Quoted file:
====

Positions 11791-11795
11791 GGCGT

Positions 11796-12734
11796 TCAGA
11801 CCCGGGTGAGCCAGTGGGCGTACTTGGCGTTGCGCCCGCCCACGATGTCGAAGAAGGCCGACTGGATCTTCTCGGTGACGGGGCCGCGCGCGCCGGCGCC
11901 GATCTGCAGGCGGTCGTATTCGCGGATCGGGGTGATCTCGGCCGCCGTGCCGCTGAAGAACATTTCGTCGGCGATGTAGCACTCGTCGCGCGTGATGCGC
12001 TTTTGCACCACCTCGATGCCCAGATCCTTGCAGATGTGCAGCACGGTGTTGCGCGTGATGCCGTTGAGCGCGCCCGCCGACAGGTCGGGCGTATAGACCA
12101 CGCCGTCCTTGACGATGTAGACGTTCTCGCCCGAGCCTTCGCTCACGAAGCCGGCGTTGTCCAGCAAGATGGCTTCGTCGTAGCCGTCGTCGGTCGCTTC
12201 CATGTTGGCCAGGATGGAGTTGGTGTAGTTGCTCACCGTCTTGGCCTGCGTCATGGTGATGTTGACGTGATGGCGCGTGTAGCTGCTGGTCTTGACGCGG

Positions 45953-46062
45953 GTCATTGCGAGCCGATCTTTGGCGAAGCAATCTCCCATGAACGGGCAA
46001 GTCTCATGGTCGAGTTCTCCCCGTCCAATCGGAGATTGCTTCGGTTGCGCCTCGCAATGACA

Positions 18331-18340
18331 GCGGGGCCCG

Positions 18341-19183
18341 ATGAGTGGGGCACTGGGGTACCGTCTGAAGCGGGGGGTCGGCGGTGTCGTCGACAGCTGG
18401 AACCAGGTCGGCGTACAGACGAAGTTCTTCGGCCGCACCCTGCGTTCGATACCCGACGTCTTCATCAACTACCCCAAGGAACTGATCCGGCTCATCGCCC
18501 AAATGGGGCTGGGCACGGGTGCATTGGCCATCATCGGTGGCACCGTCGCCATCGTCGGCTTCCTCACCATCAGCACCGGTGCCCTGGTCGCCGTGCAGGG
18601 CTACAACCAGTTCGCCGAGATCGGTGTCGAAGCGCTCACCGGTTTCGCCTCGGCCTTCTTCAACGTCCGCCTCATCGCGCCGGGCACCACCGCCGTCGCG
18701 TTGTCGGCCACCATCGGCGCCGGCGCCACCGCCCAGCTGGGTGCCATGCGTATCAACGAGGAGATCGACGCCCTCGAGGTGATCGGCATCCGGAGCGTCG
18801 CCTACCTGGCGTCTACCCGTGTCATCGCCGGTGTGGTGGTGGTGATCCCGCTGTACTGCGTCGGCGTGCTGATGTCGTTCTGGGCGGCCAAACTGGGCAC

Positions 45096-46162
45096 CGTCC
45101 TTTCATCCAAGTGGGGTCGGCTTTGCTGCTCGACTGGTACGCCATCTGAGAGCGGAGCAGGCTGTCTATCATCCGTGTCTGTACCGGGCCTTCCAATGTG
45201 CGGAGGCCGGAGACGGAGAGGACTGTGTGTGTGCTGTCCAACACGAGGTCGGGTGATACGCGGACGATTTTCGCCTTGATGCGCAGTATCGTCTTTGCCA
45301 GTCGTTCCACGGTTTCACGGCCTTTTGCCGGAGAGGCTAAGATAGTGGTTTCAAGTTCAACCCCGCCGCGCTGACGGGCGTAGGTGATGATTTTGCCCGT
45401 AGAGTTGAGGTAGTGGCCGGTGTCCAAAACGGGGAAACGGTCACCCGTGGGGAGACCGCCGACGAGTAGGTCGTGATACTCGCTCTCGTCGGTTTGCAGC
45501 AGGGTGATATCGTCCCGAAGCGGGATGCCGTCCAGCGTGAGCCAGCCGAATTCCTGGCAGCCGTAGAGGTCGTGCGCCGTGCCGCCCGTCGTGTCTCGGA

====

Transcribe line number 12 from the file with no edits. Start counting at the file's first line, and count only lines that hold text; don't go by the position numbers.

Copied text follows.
46001 GTCTCATGGTCGAGTTCTCCCCGTCCAATCGGAGATTGCTTCGGTTGCGCCTCGCAATGACA